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Parshat Vayeshev: If We Only Knew

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26.11.2021

Watching TV comes with a certain level of comfort. In “E Unibus Pluram: Television and U.S. Fiction,” David Foster Wallace describes one of TV’s benefits as “an absolute godsend for a human subspecies that loves to watch people but hates to be watched itself.” In this way, TV affords people the opportunity to appropriate the thrills, risks, and successes of fictional characters without the real-world gamble of experiencing those emotions. “We can see Them; They can’t see Us,” Wallace writes. “We can relax, unobserved, as we ogle.”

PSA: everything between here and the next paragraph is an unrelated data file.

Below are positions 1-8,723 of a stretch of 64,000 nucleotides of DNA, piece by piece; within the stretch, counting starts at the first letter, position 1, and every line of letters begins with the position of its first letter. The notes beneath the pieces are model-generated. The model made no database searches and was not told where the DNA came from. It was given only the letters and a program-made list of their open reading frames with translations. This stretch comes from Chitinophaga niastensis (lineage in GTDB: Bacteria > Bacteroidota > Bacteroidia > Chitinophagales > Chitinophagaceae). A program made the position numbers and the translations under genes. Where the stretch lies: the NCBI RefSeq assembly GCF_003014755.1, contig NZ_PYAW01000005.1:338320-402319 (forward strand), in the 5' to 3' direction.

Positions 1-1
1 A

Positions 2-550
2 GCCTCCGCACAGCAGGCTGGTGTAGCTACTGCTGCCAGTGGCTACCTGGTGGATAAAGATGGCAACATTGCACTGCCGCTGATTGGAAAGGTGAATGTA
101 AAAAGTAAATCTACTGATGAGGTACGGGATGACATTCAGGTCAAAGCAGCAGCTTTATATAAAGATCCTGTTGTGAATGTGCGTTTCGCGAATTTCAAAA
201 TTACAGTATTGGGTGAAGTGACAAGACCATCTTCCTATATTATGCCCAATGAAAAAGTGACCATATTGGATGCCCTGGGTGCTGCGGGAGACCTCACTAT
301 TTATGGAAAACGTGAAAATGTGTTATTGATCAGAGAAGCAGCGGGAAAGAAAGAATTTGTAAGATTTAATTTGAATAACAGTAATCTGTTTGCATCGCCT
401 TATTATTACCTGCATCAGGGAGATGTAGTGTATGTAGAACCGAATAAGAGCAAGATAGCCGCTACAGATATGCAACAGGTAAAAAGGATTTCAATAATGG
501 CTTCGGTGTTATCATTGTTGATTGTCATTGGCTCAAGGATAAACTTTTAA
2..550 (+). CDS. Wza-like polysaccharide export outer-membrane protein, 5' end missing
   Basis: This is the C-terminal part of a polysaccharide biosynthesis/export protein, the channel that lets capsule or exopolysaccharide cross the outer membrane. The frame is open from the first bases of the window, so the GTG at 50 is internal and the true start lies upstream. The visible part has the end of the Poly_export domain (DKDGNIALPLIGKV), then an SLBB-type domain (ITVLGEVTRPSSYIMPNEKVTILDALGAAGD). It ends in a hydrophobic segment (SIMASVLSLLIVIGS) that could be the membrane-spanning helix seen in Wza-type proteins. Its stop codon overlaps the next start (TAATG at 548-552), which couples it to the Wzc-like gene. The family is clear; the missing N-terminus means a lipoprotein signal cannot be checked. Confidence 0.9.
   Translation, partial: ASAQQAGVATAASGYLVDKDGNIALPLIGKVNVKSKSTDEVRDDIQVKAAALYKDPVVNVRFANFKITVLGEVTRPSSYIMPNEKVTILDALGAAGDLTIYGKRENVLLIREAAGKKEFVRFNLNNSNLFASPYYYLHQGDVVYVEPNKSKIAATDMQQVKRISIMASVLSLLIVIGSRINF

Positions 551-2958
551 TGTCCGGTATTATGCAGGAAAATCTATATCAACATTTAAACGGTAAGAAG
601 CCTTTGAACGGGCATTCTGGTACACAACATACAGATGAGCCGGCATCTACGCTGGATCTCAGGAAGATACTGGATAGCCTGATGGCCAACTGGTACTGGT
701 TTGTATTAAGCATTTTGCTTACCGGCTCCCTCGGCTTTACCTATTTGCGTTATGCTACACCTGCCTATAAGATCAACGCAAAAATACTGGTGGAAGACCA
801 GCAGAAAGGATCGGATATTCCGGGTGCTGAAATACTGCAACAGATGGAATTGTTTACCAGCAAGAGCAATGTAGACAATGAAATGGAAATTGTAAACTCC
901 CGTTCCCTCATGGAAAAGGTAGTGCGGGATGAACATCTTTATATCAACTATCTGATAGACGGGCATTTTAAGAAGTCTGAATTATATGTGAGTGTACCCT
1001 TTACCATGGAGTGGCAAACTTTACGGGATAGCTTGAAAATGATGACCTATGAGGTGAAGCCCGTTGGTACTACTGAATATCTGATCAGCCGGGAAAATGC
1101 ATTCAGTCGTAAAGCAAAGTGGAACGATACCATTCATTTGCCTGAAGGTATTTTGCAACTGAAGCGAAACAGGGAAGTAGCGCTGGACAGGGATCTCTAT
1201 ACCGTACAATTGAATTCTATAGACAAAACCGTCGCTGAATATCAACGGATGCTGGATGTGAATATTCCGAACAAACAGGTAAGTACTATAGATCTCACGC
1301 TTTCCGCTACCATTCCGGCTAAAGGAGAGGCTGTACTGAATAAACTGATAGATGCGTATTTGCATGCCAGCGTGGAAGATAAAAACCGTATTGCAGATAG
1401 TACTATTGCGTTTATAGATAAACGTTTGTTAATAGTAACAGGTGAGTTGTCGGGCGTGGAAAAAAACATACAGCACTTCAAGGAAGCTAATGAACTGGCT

In Pirkei Avot, Rabbi says: “Apply your mind to three things and you will not come into the clutches of sin: Know what there is above you: an eye that sees, an ear that hears, and all your deeds are written in a book” (2:1). There’s something very uncomfortable about this teaching. First, it frames Hashem as an impassive judge whose hypercritical........

© The Times of Israel (Blogs)


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